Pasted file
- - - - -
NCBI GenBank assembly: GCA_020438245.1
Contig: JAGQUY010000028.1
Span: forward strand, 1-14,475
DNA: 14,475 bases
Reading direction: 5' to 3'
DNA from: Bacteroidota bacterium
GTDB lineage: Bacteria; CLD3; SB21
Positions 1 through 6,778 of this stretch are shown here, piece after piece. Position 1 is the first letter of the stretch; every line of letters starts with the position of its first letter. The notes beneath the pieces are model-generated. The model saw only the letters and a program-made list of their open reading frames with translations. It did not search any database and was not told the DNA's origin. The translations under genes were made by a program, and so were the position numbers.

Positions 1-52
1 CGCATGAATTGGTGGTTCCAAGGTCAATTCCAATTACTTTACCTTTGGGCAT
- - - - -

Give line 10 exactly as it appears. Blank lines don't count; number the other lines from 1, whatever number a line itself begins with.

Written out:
1 CGCATGAATTGGTGGTTCCAAGGTCAATTCCAATTACTTTACCTTTGGGCAT